Music Review: Take Me To The Water: Immersion Baptism In Vintage Music And Photography 1890 - 1950 Various Performers
It's not a sight you're liable to see that often anymore, at least not in big cities in the northern United States and Canada. A congregation of people gathered by a river, stream, or other body of water deep enough to submerge a person in. Ritual, mass public baptisms in a natural setting, like the banks of a river, are as foreign to most of us these days as the rites carried out by distant cultures in far off lands. Aside from practical matters like finding a body of water clean enough near a major population centre that you'd want to be immersed in it, the whole deal seems like a relic from the past.
Now I'm not saying that full immersion baptism isn't still practised today, there are too many Christian denominations and sects that see it as an integral part of their practice. However, I can't see the practice being as wide spread now as it was in the earlier parts of the twentieth century and before simply because people in general don't have the time for such elaborate rituals when it comes to their religion. Now I'm no expert on the matter, but I'd say as the practice was always limited to the Protestant denominations, specifically the various Baptist churches, that the actual number of people who participated in these rituals was always a minority. As times, and people's attitudes towards religion, have changed, I'd think that minority has gradually been reduced.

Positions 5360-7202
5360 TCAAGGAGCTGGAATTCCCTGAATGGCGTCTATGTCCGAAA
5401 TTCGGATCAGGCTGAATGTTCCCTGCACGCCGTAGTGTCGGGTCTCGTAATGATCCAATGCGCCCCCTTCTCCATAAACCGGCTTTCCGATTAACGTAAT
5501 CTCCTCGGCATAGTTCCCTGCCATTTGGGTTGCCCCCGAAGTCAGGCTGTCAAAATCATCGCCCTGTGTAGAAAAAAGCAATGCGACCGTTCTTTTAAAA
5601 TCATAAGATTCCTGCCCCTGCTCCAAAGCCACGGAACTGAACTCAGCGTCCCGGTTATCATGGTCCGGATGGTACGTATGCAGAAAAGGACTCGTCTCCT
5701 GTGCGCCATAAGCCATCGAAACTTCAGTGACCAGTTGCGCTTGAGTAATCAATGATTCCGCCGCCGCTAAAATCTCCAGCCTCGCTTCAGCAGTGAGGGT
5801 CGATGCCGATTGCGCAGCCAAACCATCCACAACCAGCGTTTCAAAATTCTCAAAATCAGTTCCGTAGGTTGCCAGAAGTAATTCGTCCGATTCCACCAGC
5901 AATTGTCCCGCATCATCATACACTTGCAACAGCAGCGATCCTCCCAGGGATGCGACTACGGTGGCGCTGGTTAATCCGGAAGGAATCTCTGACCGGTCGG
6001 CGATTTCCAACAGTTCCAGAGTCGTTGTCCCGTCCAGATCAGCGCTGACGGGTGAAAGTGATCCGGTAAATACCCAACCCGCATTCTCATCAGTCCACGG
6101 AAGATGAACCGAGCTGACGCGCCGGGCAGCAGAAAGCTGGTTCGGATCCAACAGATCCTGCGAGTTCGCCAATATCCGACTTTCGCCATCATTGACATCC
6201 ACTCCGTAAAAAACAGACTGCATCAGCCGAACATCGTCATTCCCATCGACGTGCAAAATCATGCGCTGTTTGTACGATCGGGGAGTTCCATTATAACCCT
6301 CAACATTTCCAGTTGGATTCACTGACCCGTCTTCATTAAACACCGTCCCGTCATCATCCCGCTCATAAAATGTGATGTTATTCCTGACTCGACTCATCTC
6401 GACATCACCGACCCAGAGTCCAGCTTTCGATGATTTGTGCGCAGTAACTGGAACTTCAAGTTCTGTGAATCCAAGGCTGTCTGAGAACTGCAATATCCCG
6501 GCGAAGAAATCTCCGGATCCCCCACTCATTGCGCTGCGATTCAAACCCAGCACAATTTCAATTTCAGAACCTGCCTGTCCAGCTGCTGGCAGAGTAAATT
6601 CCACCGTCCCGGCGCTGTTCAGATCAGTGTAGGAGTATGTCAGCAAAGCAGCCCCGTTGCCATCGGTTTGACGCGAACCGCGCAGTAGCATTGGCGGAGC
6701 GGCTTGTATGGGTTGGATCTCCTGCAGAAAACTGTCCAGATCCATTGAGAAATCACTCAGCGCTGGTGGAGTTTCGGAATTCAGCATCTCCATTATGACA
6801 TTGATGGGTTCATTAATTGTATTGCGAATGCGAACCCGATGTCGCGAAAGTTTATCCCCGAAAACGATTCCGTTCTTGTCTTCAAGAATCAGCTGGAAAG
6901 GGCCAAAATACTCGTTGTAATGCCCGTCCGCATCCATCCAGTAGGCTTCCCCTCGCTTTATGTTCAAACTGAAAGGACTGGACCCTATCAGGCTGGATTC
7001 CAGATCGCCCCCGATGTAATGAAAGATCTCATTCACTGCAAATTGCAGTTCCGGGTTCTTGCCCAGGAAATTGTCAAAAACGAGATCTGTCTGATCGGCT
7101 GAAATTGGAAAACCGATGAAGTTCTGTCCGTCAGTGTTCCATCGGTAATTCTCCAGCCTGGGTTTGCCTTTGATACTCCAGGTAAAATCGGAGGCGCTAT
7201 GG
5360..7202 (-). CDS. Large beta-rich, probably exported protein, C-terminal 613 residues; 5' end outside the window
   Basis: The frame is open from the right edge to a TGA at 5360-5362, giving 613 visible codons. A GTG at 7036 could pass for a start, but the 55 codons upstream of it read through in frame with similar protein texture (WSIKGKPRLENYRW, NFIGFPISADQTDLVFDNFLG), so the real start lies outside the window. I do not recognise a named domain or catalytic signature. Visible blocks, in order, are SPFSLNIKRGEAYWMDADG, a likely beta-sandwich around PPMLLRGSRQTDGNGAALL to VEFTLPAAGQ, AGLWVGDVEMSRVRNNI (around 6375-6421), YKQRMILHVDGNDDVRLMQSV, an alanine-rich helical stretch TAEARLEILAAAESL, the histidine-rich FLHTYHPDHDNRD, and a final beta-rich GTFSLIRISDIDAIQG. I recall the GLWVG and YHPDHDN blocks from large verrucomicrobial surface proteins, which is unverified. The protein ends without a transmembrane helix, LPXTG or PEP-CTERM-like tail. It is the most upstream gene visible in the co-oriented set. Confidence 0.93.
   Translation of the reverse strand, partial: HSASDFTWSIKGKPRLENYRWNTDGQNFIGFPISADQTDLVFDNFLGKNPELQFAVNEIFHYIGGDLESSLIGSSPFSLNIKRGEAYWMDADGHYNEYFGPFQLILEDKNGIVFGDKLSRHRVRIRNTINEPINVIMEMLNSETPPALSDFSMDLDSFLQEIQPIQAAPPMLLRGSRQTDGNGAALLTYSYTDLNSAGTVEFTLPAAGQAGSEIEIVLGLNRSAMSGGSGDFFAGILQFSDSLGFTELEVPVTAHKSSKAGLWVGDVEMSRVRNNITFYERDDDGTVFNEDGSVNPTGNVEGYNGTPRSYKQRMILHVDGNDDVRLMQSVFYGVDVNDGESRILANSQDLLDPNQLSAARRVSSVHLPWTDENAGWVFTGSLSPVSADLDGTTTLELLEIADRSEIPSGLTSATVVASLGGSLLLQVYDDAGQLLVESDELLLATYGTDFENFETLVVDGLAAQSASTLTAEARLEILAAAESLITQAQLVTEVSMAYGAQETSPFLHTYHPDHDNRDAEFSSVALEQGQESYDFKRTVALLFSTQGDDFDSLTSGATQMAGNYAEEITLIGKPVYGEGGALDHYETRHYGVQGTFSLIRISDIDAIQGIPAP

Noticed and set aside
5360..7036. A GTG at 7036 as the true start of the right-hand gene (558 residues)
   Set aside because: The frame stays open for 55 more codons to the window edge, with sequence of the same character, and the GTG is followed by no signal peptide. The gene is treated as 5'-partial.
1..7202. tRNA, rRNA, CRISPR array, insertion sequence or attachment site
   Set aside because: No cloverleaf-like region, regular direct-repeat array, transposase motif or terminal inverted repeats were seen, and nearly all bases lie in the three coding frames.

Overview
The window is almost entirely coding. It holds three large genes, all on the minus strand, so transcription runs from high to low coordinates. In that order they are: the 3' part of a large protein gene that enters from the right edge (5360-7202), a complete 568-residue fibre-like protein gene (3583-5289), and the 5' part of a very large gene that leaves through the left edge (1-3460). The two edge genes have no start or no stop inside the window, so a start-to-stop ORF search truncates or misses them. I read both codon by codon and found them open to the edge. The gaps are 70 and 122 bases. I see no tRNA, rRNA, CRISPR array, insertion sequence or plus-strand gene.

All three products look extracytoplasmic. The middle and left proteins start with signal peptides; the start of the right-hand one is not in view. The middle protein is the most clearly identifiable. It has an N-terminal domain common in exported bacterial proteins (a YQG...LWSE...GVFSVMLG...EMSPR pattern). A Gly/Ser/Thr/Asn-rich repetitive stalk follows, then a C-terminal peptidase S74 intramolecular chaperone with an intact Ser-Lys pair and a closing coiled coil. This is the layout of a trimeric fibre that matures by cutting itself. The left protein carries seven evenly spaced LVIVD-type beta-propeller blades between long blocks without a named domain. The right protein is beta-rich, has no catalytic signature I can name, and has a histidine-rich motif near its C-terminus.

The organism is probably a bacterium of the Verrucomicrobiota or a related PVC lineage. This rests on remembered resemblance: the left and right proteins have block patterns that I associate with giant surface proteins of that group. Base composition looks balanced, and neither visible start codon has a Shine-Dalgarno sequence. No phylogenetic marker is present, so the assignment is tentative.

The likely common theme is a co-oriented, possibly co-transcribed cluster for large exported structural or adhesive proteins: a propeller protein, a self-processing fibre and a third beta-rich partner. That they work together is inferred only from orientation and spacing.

All of which make Take Me To The Water, a CD of baptismal music and sermons from the first half of the twentieth century released by the Dust To Digital label, as important as it is intriguing. As their name implies Dust to Digital specializes in rescuing pieces of Americana from the dust of history and restoring them as much as possible. In this case they have gathered together old recordings of sermons and music associated with full immersion baptismal celebrations on a CD and reproduced a collection of seventy-five photographs of+ baptisms from the same time period.